Derek Pye doesn’t talk about his national and world records much at school. As a paraeducator helping special education students at Millikan High School, and as a track coach at Bancroft Middle School, he prefers to keep the focus on the academic and athletic accomplishments of his students.
But the Wilson High School graduate has quietly amassed an array of international honors in track and field. Last month Pye, 48, set a new world record for his age group in Albuquerque at the USA Track and Field Master’s Indoor National Championships in the 60 meter hurdles, completing the race in 8.16 seconds. Other recent age group honors include:
• National record in 2015 in the outdoor 110 meter hurdles
• USATF Male Athlete of the Year in 2014 and 2015
• Indoor National Champion in the 60 meter dash in 2014
• Indoor World Champion in the 60 meter hurdles in 2014
• Outdoor National Champion in the long jump in 2013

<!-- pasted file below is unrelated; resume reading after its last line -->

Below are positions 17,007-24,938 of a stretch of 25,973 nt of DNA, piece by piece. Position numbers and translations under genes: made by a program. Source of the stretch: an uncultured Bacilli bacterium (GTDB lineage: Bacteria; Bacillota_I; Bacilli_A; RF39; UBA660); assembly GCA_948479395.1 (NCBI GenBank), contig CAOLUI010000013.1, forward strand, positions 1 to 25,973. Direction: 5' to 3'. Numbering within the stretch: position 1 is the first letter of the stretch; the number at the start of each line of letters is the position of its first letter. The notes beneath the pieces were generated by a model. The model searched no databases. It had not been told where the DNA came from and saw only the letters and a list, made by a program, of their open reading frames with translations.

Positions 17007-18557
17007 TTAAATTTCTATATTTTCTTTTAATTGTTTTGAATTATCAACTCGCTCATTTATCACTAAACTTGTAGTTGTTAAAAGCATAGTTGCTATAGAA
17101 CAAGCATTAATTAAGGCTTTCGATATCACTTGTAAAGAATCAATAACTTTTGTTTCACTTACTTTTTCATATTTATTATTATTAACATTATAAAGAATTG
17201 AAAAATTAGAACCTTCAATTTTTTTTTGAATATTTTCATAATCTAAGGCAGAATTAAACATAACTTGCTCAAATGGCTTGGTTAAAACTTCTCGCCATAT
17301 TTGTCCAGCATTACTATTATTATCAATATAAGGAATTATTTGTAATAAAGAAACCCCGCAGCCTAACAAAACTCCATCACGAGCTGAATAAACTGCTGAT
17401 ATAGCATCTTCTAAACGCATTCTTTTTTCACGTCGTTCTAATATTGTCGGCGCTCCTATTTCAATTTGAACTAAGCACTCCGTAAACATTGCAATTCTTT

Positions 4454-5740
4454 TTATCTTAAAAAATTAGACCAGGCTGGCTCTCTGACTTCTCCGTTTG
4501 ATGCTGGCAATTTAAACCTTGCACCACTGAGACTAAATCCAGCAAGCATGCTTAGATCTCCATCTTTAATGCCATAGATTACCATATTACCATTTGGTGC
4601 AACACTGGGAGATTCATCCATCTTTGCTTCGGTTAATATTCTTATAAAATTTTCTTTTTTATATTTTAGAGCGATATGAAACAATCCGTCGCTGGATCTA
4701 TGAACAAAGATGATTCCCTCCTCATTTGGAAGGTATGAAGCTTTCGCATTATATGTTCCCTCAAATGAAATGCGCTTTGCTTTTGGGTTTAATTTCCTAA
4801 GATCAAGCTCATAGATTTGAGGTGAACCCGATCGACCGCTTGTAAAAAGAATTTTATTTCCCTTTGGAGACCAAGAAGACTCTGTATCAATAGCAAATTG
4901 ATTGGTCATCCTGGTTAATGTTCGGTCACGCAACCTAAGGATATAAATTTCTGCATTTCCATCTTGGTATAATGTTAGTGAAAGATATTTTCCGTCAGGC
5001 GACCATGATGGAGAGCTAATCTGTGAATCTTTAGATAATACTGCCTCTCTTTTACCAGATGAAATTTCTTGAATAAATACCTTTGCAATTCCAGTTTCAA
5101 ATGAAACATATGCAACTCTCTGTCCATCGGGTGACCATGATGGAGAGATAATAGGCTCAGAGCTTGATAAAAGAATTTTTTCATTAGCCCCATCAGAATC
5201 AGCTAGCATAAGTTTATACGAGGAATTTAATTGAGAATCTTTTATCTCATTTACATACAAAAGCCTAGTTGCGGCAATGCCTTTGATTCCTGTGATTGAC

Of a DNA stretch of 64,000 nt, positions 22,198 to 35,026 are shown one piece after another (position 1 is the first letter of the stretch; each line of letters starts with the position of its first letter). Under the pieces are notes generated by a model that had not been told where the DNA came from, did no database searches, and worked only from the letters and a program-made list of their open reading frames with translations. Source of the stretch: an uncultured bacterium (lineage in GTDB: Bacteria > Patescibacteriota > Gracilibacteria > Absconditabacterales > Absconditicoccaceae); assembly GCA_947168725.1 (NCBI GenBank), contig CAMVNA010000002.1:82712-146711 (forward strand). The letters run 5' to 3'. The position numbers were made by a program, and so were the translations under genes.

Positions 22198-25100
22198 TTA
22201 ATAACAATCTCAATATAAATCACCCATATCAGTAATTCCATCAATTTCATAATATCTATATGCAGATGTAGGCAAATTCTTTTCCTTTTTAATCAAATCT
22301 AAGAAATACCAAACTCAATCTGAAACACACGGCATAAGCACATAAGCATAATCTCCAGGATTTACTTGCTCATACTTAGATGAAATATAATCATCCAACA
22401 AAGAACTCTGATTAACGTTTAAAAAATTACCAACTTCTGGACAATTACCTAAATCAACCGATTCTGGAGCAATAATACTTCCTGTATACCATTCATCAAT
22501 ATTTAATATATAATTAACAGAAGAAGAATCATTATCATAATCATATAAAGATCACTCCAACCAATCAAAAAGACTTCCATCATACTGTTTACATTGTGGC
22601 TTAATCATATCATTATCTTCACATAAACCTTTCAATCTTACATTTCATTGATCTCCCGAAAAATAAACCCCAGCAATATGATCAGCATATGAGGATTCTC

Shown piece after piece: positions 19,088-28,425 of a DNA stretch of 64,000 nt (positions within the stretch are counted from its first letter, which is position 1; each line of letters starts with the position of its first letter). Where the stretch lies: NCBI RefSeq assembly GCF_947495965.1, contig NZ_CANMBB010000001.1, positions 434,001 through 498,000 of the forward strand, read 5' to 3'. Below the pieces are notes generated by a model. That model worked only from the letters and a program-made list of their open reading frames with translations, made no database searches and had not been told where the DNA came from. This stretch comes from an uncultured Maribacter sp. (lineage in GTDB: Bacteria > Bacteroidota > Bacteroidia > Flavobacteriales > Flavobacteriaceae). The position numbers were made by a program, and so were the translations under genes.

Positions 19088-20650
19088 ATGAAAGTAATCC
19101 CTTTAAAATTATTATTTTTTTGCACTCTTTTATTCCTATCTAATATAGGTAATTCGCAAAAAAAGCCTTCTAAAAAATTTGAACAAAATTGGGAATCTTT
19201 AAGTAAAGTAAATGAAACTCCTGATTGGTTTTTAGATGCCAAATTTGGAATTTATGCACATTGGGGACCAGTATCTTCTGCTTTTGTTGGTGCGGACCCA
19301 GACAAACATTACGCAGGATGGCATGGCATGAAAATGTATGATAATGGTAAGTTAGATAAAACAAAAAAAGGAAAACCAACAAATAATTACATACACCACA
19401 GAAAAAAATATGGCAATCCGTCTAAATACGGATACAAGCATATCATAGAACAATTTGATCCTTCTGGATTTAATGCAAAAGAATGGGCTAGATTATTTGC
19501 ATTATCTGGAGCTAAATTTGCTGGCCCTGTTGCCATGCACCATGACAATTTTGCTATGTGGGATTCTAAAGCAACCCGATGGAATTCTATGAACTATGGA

The list goes on.
Pye began as a special education teacher at Bancroft, where he has coached boys and girls track for 20 years. He shifted from classroom teacher to paraeducator because it allowed more time to balance his coaching, training and weekend competitive track meets, including the ones that his son Ereq Pye, a sophomore in the Poly PACE program, now competes in.
After attending Wilson, Derek Pye went on to Long Beach City College and Cal State Long Beach. Today, he enjoys seeing his former students earn full-ride scholarships and more – students like Pedro Ramos, who accepted a scholarship to UC Riverside, where he obtained his degree and is now heading to law school.
“We get a chance to see a lot of former athletes do well and get to go to college, which is really big for their families as well,” Pye said.
Upcoming competitions for Pye include events in Australia, Spain and South Korea, but first there are the prestigious Penn Relays from April 28 to 30 at the University of Pennsylvania. If he wins big, his students probably won’t hear it from him, whether on the track or in the classroom.
“It’s not about me at school. It’s their time,” Pye said. ”I just tell the students to give themselves a chance.”